Source: Human Rights in Ukraine [20 July 2018]

Appeals against FIFA World Cup final pitch invaders’ detention set for July 23
The Moscow City Court will consider appeals against detention of four activists behind a pitch invasion during FIFA World Cup 2018 final match between Croatia and France on July 23, the court’s spokesperson Ulyana Solopova has told RAPSI. On July 16, Moscow’s Khamovnichesky District Court ordered the detention of Olga Pakhtusova, Olga Karacheva, Pyotr Verzilov and Veronica Nikulshina. They were found guilty of violating the rules of conduct for audience during sporting events. They were also prohibited from attending sports events for 3 years. Moreover, they could face fines of up to 1.500 rubles for illegal wear of uniform with rank badges, governmental paramilitary and law enforcement organizations’ symbols. [...]
Source: RAPSI [20 July 2018]

Arthur Khamkhoev's mother turns to head of Investigative Committee for help
Aza Khamkhoeva, a resident of the Ingush village of Yandare, has appealed to Alexander Bastrykin, the head of the Investigating Committee of the Russian Federation (ICRF), with a demand to investigate the torture that had been applied to her son. The "Caucasian Knot" has reported that Albert Khamkhoev, a resident of Ingushetia, was detained and accused of illegal arms circulation after the militants' attack on the DPS (road-and-patrol service) post in Yandare committed on November 5, 2017. Khamkhoev was tortured after detention, but refused to admit his guilt. [...]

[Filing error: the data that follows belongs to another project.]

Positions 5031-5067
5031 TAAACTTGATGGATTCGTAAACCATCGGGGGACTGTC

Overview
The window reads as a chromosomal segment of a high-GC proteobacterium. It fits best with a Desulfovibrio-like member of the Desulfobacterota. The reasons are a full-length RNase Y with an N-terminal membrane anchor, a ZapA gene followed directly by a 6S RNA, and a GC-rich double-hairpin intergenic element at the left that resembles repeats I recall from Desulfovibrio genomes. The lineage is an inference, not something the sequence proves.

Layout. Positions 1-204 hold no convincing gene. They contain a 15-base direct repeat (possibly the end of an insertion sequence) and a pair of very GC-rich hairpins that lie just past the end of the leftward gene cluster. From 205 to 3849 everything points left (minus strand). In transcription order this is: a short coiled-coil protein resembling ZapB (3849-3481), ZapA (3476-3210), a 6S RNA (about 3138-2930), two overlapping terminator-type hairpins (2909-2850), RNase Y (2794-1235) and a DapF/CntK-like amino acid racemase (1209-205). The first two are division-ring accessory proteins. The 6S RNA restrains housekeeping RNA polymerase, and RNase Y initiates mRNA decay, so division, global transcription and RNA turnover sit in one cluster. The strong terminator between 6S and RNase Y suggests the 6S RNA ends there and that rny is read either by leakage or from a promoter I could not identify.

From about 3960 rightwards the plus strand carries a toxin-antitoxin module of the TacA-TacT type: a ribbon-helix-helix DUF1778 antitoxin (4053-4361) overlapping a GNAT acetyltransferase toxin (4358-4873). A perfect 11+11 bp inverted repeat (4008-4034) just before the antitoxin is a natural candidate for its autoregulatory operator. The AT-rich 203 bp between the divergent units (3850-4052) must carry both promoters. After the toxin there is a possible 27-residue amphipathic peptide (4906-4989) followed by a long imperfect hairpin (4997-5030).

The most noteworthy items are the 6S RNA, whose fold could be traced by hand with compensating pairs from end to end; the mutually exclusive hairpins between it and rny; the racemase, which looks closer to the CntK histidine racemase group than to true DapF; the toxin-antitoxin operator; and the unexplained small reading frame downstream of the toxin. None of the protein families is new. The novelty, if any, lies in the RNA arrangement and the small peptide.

Source: Caucasian Knot [20 July 2018]

Law enforcers refuse to explain detention of six Chechen residents to their relatives
Relatives know nothing about what the six detained residents of the village of Borozdinovskaya are accused of; and are afraid to comment on what happened, fearing "additional problems," said one of the villagers. The "Caucasian Knot" has reported that on July 12, relatives reported detention of six men in Borozdinovskaya. "They were detained without presenting any charges; they are kept by [law enforcers], who explain nothing. Saying anything in this situation means creating additional problems," one of the residents of Borozdinovskaya, whose close relative is among the detainees, told the "Caucasian Knot" correspondent. Other locals believe that the fact that relatives hesitate to make public the detention is in favour of law enforcers. [...]

Source: Caucasian Knot [20 July 2018]

Putin Creates New State Awards For Journalists
Russian President Vladimir Putin has signed an order creating two state awards targeted at journalists. The decree, published on the Kremlin's website on July 19, creates the "honored journalist of the Russian Federation" and "honored worker in the areas of communications and information of the Russian Federation" awards. Opponents and media-freedom groups say Putin has tightened state control over the media since he came to power in 2000, reining in independent broadcasters, limiting coverage of opposition politicians, and keeping signs of dissent off TV screens. The killings of several journalists who have sought to expose corruption, including investigative reporter Anna Politkovskaya, have underscored the risks faced by those who challenge the authorities. [...]
Source: RFE/RL [19 July 2018]